We designed the Technical Chapters for you, if you interact on a daily basis with people who may become uncooperative and/or confused. We present a system of gradual and graded alternatives for de-escalating and managing people, using a combination of interpersonal communication skills and physical interaction techniques designed to reduce injury to all the participants in an encounter. The interpersonal skills from the Relational and Conceptual Chapters are reviewed and practiced, but emphasis is placed on learning appropriate physical skills while maintaining a high level of dignity and respect.
That same criteria must be present as we consider the possibility of an incident becoming a crisis. Just because there is a crisis and an increased risk of harm does not mean that we no longer treat people with dignity and respect. In these next chapters, we will focus more on teaching concepts than on teaching techniques.
Chapter Seven: Assisting and Supporting
This chapter will focus on assisting and supporting people who may be confused or disoriented, or who may have difficulty maintaining their balance. They may also have difficulty with following directions and responding to requests due to changes in medication, seizure activity, or other personal issues. In this chapter, we will not be focusing on the possibility of aggression. This chapter includes:
- Implementation of Physical Interaction Skills
- Introduction to Assisting
- Stance and Balance
- Body Mechanics and Movements
- Body Positioning
- One – and Two-Person Assisting
- One – and Two-Person Supporting
Chapter Eight: Separating
This chapter addresses questions that arise when people may grab you, or other people, or objects. Not all such acts, though, are aggressive in nature, and we will provide you with a model to assess the act of being grabbed. This chapter includes:
- Physical Interaction Concepts
- Non-Physical Ways of Separating
- Physical Releases from Holds
- Hair Pulling
- Clothing Holds
- Finger Holds
- Separating Two People Who Are Fighting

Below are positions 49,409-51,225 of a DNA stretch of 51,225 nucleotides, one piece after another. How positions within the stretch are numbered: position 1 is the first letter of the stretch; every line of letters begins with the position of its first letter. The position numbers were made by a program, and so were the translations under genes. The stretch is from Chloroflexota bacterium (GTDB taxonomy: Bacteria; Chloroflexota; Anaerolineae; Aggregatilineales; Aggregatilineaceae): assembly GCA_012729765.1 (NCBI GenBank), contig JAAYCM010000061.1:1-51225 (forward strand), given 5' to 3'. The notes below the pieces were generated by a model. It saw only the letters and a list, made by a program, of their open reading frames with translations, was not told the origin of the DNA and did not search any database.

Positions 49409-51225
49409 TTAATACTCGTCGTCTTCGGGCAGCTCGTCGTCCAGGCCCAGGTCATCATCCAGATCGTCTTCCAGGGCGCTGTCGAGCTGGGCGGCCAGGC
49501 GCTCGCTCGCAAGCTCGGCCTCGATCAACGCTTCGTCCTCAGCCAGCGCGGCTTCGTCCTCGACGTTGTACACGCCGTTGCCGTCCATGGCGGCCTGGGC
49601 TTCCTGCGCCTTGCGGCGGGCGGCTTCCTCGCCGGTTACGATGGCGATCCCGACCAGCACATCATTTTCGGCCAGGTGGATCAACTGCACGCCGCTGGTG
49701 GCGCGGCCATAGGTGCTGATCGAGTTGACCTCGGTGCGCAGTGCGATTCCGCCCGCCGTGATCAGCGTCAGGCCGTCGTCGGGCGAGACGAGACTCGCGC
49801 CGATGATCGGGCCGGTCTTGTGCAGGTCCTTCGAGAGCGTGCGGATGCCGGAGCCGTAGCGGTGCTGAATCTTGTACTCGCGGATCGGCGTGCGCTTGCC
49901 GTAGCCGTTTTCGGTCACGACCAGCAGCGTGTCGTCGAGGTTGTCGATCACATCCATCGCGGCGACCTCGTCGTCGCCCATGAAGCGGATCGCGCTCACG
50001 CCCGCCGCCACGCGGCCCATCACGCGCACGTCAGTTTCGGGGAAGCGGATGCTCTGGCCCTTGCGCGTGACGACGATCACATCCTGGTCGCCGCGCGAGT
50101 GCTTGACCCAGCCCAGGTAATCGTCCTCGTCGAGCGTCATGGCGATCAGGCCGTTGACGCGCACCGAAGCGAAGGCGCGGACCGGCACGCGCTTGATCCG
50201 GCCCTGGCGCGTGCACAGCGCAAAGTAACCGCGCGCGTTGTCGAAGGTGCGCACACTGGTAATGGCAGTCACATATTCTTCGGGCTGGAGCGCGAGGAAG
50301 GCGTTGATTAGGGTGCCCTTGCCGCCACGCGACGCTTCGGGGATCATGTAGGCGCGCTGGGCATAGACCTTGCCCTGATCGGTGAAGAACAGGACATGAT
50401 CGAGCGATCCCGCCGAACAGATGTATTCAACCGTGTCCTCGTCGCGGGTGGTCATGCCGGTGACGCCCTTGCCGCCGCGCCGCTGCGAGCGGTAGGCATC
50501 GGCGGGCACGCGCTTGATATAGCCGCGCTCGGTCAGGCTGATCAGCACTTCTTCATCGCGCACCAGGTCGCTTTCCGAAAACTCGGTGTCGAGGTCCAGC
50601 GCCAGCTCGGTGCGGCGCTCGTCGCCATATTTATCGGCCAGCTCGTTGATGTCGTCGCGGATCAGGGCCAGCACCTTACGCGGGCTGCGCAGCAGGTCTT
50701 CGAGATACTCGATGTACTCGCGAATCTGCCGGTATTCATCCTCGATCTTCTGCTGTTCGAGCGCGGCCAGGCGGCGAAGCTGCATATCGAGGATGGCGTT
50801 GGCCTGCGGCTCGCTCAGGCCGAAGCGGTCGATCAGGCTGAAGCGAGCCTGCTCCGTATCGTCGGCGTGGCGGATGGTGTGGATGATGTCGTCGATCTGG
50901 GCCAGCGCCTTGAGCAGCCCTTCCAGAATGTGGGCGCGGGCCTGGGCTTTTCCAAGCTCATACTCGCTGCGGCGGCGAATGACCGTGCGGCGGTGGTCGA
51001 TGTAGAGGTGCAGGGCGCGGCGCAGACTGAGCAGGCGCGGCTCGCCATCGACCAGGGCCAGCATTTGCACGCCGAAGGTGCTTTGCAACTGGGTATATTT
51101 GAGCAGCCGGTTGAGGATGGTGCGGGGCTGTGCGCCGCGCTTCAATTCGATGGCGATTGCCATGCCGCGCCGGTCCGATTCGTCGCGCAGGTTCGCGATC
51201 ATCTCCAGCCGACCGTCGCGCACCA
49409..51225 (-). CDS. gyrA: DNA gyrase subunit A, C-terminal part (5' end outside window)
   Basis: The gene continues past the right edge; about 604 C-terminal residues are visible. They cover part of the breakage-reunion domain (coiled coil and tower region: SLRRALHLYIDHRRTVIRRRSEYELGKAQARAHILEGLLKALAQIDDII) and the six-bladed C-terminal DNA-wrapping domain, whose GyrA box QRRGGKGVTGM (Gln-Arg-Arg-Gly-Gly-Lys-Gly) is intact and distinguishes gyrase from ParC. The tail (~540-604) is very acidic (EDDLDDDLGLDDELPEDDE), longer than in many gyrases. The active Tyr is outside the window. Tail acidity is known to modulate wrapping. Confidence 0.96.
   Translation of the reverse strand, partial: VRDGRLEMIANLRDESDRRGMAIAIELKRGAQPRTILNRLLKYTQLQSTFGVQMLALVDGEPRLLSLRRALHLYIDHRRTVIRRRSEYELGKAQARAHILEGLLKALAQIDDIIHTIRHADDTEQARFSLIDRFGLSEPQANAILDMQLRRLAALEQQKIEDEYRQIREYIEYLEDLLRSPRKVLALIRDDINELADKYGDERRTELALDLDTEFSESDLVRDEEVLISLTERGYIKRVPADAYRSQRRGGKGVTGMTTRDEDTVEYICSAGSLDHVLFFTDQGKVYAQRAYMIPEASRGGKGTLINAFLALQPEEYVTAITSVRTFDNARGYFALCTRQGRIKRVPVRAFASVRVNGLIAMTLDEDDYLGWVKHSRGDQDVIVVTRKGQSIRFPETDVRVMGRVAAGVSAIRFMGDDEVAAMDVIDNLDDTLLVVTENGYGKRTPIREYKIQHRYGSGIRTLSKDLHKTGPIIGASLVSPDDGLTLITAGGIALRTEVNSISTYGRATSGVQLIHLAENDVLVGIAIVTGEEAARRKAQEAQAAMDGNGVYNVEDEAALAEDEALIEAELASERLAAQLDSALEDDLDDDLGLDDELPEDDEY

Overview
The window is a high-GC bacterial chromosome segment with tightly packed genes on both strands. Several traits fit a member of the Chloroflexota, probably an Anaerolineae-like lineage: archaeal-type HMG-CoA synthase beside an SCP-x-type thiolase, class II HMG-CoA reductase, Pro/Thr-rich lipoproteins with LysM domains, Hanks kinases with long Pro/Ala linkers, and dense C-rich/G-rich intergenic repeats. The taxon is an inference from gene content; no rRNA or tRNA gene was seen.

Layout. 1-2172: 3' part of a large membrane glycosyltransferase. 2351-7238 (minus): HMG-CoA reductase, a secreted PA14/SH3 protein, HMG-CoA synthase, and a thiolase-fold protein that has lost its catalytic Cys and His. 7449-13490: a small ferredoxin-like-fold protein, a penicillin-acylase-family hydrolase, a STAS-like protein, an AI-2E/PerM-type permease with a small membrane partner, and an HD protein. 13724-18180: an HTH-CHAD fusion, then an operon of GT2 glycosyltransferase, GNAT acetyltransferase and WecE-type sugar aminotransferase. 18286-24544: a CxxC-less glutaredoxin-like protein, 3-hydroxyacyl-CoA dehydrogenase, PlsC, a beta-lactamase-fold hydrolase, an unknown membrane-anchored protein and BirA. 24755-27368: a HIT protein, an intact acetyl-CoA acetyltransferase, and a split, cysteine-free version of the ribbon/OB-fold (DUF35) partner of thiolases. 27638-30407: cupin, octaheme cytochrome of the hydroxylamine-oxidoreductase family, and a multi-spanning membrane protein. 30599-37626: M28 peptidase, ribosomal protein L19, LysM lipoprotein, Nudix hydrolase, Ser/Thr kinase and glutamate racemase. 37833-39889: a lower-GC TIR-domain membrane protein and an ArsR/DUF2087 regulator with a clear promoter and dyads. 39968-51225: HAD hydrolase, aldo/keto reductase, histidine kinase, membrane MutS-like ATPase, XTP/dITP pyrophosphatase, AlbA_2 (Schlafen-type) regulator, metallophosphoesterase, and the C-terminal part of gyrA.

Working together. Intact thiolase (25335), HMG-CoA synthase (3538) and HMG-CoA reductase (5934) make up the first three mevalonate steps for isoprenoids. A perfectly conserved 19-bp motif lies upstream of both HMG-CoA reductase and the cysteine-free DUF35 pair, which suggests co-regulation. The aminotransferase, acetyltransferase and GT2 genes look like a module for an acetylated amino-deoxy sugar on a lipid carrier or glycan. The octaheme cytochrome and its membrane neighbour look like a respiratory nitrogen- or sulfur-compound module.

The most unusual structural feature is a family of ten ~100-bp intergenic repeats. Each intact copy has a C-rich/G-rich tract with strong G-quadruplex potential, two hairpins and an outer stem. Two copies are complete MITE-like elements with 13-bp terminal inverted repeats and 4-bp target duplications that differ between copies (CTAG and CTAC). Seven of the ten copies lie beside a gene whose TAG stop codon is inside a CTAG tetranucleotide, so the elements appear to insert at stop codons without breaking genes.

Chapter Nine: Restraint
This chapter will provide two ways to restrain adults and two ways to restrain children or people of relatively shorter stature. This chapter teaches the application of the principles discussed above for the purpose of limiting and redirecting movement, but not immobilizing a person. Restraint, even when properly applied, can result in physical or emotional and psychological harm. The risks and benefits of imposing a restraint must be balanced against the risks and benefits of not doing a restraint. This chapter includes:
- Restraint Usage and Associated Injuries
- Risk Factors Associated with Restraint
- Minimizing Risk and Injury
- Three Types of Asphyxiation Associated with Restraint
- Monitoring Restraint Usage
- Standing Restraints
- Restraints of persons of short stature
- Moving People During Restraint
- Time Limits When Restraint is Used
Relational Level (R) (does not include physical techniques)
- Chapter 1 – Building Healthy Relationships
- Chapter 2 – Building Healthy Communication
- Chapter 3 – Building Healthy Conflict Resolution
Attendance is required on Monday and Tuesday (MT) 8:00 am – 5:00 pm of the 4-day RCT Event
New $870.00 | Recertification $635.00 | Expired $715.00
Relational/Conceptual Level (RC) (does not include physical techniques) This level will be completed on-line after the in-person RC or RCT event
Includes all chapters from Relational Level plus:
- Chapter 4 – Trauma Informed Services
- Chapter 5 – Positive Behavior Support
- Chapter 6 – Liability and Legal Issues
Attendance is required on Monday and Tuesday (M-T) 8:00 am – 5:00 pm of the 4-day RCT Event as designated below
New $1,270.00 | Recertification $990.00 | Expired $1,115.00
Relational/Conceptual/Technical Level (RCT) (includes physical techniques)
Includes all Chapters from Relational and Conceptual Levels plus:
- Chapter 7 – Assisting and Supporting Skills
- Chapter 8 – Separating Skills
- Chapter 9 Restraining Skills – Standing
Attendance is required on Monday through Thursday(MTWTh) of the 4-day RCT Event as designated below
New $1,655.00 ( MTWTh ) | Recertification $1,245.00 ( TW ) | Expired $1,475.00 ( MTWT )
Includes all of the Relational/Conceptual/Technical Recertification plus:
Attendance for all Advance training is Monday thru Thursday ( MTWTh ) 8:00 am – 5:00 pm
New $2,370.00 | Recertification $1,845.00 | Expired $2,285.00
You must be certified as a Technical Supplement Level instructor and have taught to the Technical Level twice before continuing to the Advanced Level training.
*Days are subject to occasional change. Please check your confirmation notices before making travel plans.
To register for a Mandt System class in your area, click here.